Nine Months Without Winter

Nine months have passed since I last held my son, 39 weeks since I was ripped from a safe and comfortable reality and tossed into the frightening and painful world of infant loss.

My son Winter Wolfe was born at full term with 39 weeks and 2 days of healthy growth in my belly.  My labour was spontaneous, natural and altogether regular.  He arrived at 4.37am on October 23rd, crying, pink and a strapping 7lb 6oz. We fell in love and our future appeared to be bright and exciting. But just half an hour after he began his life, our baby boy stopped breathing and the next day he died.

In the months that have followed our sons unexpected death, I have posted regular updates on my Instagram feed and on there I have discovered a world of support and love.  I recently decided that I would like to extend my reach, and so after a full 9 month term of microblogging, onedayofwinter.com has been, excuse the pun, born.

The saying goes ‘every journey begins with a single step’, but the journey through infant loss begins instead with trips and tumbles.  The cliché of a rollercoaster really is the best example to use.  Life after Winter has brought us the lowest of lows alongside the highest of highs, and the continuous mix of emotions is exhausting and at times, terrifying.

The preparation for a baby’s arrival is full of excitement and anticipation.  There is nursery wallpaper to choose, names to ponder, discussions about breastfeeding and cloth nappies, cots to assemble, maternity leave to plan, rompers to collect and baby showers to attend. Every piece of your life is working towards the end goal… bringing your baby home.  So what happens when the end goal is erased, when the final hurdle is disguising a cliff edge? Even 9 months into losing our little boy and a whole year since we decorated the nursery he never made it home to, I still sit on my rocking chair and wonder how his room ended up so empty.

And after the run up, comes the jump. Birthing your baby is an experience a mother never forgets.  Winters labour was long but relatively uneventful.  I was naturally focused on the task at hand and all my energy was squeezed into the aim of meeting our creation.  Then comes the immense rush of love you experience when your baby is placed in your arms, that hazy moment of unbelieving and dream like state of ‘wow here is my child!’. I had already pre-typed our announcement message with blank spaces for gender, name, date and weight ready to send with the heading ‘First we had each other, then we had you, now we have everything’. Instead a tearful phone call to parents to ‘come quickly they said he might die.’.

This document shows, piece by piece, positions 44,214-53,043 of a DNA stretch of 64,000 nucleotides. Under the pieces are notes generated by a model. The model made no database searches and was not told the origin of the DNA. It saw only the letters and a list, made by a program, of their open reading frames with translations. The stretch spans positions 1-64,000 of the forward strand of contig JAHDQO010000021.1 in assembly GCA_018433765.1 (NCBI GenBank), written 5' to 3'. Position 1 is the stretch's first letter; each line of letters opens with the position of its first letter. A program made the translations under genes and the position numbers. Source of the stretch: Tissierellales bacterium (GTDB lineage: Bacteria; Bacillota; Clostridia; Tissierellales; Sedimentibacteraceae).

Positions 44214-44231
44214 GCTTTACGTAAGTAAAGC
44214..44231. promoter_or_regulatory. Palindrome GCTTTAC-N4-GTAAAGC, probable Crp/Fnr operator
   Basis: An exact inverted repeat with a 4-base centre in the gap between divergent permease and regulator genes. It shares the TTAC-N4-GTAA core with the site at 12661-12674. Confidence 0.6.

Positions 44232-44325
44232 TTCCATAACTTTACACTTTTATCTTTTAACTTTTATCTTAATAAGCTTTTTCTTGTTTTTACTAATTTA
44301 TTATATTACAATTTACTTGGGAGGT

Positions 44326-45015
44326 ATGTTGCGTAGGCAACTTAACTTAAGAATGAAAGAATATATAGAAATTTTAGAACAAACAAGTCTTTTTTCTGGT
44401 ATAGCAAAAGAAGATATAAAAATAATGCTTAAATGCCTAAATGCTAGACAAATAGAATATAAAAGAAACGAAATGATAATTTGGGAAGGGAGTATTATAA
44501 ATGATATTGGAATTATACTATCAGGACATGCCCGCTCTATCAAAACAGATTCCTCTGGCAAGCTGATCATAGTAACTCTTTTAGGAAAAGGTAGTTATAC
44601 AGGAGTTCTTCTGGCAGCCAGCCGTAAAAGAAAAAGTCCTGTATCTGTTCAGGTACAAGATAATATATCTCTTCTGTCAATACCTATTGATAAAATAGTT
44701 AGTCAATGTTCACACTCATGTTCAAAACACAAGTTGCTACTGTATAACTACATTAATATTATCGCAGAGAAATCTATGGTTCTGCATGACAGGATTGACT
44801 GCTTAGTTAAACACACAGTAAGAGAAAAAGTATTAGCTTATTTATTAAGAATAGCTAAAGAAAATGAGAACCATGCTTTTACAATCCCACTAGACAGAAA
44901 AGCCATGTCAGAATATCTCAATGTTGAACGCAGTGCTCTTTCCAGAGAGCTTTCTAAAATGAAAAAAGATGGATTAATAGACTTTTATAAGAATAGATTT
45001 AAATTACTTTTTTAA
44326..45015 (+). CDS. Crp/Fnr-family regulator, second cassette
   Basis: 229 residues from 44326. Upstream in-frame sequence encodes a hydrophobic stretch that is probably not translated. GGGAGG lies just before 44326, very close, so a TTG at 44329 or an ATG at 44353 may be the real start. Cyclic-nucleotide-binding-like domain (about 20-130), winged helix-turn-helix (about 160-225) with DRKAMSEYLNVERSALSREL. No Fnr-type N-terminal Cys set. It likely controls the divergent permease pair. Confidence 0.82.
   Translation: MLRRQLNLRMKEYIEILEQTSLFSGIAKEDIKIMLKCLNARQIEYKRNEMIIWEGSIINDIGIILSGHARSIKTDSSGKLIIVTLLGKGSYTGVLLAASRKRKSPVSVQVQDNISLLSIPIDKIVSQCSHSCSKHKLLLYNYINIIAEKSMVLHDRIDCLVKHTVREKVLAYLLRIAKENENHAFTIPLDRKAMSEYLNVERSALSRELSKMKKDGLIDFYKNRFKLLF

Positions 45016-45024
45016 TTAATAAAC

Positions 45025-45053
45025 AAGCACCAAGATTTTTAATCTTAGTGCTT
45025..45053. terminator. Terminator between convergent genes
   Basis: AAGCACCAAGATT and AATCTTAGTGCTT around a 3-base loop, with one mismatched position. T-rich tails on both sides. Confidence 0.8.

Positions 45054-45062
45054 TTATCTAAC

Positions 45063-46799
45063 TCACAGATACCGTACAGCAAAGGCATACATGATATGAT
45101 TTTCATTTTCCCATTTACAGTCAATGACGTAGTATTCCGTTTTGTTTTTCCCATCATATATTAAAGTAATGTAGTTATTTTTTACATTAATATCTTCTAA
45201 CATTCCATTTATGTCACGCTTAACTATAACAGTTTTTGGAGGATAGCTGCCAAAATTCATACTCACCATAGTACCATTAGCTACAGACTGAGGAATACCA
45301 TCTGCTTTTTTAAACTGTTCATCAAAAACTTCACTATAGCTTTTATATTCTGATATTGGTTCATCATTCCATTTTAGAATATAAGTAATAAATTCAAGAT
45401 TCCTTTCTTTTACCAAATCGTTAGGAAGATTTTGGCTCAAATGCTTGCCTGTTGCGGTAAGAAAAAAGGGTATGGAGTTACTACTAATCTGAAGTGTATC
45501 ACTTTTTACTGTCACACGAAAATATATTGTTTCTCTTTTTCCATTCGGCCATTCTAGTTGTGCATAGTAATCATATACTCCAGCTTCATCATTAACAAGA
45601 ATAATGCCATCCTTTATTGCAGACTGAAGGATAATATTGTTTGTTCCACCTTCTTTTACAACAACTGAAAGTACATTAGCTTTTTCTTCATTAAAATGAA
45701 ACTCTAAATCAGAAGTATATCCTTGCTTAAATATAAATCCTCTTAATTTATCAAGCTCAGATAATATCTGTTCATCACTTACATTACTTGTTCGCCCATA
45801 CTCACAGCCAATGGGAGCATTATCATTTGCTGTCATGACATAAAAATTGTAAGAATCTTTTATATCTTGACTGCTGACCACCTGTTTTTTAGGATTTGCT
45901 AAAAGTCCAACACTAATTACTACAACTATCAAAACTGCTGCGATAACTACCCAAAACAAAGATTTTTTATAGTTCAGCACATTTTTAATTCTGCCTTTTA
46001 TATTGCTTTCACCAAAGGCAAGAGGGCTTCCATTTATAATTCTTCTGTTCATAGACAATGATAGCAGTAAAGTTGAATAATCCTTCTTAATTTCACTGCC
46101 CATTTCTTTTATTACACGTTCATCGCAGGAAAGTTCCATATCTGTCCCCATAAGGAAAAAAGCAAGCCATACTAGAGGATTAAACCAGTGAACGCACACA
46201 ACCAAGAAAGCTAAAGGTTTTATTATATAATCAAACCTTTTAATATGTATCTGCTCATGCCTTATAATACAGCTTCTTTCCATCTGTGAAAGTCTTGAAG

Winters dad held our son in his arms for the first time as he left this world and entered the next. The following days and weeks blur together. We had stepped onto the rollercoaster, and try as we might, there was no getting off.  Leaving the hospital with a memory box instead of a baby, registering Winters birth, funeral arrangements, collecting his ashes, Christmas, New Year, returning to work, post mortem results, hospital meetings, registering his death, mothers day, birthdays. Eight months after losing Winter and six months of hoping desperately for another baby, I fell pregnant.  We were overjoyed and thanked Winter for his gift, only to miscarry at just over five weeks, the day after Fathers Day.

Each milestone since Winter has become a hurdle, and every anniversary is tinged with a deep hollow sadness. There have been days, recently still, where I have not been able to stop my tears, days where I wonder how life can be so cruel and thieve my only child so quickly. But alongside our pain, Winters life and death has brought with it feelings of immense love, gratitude and meaningfulness despite the suffering we face.  To date we have raised around £14,000 through various projects for the baby unit who cared so beautifully for our son, who gave us the chance to spend a day together, to call extended family to meet him, to bathe him, dress him and hold him, to be there for his every transition from birth to life and from life to death.  I feel lucky to have seen his big dark eyes and heard his gutsy first cry, I know so many families whose babies were stillborn and were robbed of these simple pleasures.  I feel lucky to have had him with me as he grew, to have experienced a naïve and carefree pregnancy, to feel the kicks and document my swelling belly. I know so many families who have never had that opportunity and face a lifetime of infertility and empty arms.

I’m thankful every morning for my life, all thanks to my son.  I had become complacent and Winter reminded me that life is so fleeting and with no guarantee of time.  We can’t waste even a single drop of this nectar called life.  Winter lived for just one day, so when I open my eyes in the morning and feel heavy, I’m reminded that I have a little Winter lifetime ahead of me, to make it worthwhile and full of gratitude.  Whether that means cleaning the house and feeling thankful for a roof over my head, or missing my son and feeling thankful he existed simply by honouring my grief. Winter taught me, and those whose life he has touched, to cherish friends and family, and through his brief life we have experienced greater bonds.

Nine months ago yesterday was the greatest moment of my life. Nine months ago today was the most painful but also the most profound.  I’m still hurting, it is still raw, and we still have a long way to go yet with huge hurdles fast approaching. But the infant loss community I have encountered, the support I have received from those around me and the strength gifted to me by Winter keeps me going and most importantly, keeps me hopeful for the future.

I love you Winter x

If you are interested in my past micro blogging posts on Instagram and our journey so far then please feel free to add me @life_of_pea x

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